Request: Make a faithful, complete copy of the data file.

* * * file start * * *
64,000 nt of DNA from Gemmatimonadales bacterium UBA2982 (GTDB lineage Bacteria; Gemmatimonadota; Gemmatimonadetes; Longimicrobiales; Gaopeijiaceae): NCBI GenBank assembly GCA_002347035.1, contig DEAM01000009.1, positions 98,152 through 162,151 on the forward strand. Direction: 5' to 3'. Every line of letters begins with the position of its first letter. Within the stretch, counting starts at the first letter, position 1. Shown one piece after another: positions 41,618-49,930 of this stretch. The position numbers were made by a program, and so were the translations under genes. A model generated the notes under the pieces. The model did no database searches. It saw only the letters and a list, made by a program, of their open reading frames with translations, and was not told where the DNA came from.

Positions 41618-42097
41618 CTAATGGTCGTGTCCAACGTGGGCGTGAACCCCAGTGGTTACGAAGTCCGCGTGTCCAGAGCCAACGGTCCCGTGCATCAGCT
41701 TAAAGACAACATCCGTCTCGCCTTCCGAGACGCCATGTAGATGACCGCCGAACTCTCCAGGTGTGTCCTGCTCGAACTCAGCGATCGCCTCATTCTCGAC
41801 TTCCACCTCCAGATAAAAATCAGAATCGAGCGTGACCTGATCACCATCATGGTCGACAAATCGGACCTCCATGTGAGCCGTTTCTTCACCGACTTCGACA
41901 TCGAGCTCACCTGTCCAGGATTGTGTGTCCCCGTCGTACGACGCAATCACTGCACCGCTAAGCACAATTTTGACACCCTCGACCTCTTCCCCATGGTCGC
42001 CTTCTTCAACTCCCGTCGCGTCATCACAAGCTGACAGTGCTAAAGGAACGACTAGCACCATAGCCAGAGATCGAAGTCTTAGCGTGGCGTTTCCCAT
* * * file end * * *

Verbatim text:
64,000 nt of DNA from Gemmatimonadales bacterium UBA2982 (GTDB lineage Bacteria; Gemmatimonadota; Gemmatimonadetes; Longimicrobiales; Gaopeijiaceae): NCBI GenBank assembly GCA_002347035.1, contig DEAM01000009.1, positions 98,152 through 162,151 on the forward strand. Direction: 5' to 3'. Every line of letters begins with the position of its first letter. Within the stretch, counting starts at the first letter, position 1. Shown one piece after another: positions 41,618-49,930 of this stretch. The position numbers were made by a program, and so were the translations under genes. A model generated the notes under the pieces. The model did no database searches. It saw only the letters and a list, made by a program, of their open reading frames with translations, and was not told where the DNA came from.

Positions 41618-42097
41618 CTAATGGTCGTGTCCAACGTGGGCGTGAACCCCAGTGGTTACGAAGTCCGCGTGTCCAGAGCCAACGGTCCCGTGCATCAGCT
41701 TAAAGACAACATCCGTCTCGCCTTCCGAGACGCCATGTAGATGACCGCCGAACTCTCCAGGTGTGTCCTGCTCGAACTCAGCGATCGCCTCATTCTCGAC
41801 TTCCACCTCCAGATAAAAATCAGAATCGAGCGTGACCTGATCACCATCATGGTCGACAAATCGGACCTCCATGTGAGCCGTTTCTTCACCGACTTCGACA
41901 TCGAGCTCACCTGTCCAGGATTGTGTGTCCCCGTCGTACGACGCAATCACTGCACCGCTAAGCACAATTTTGACACCCTCGACCTCTTCCCCATGGTCGC
42001 CTTCTTCAACTCCCGTCGCGTCATCACAAGCTGACAGTGCTAAAGGAACGACTAGCACCATAGCCAGAGATCGAAGTCTTAGCGTGGCGTTTCCCAT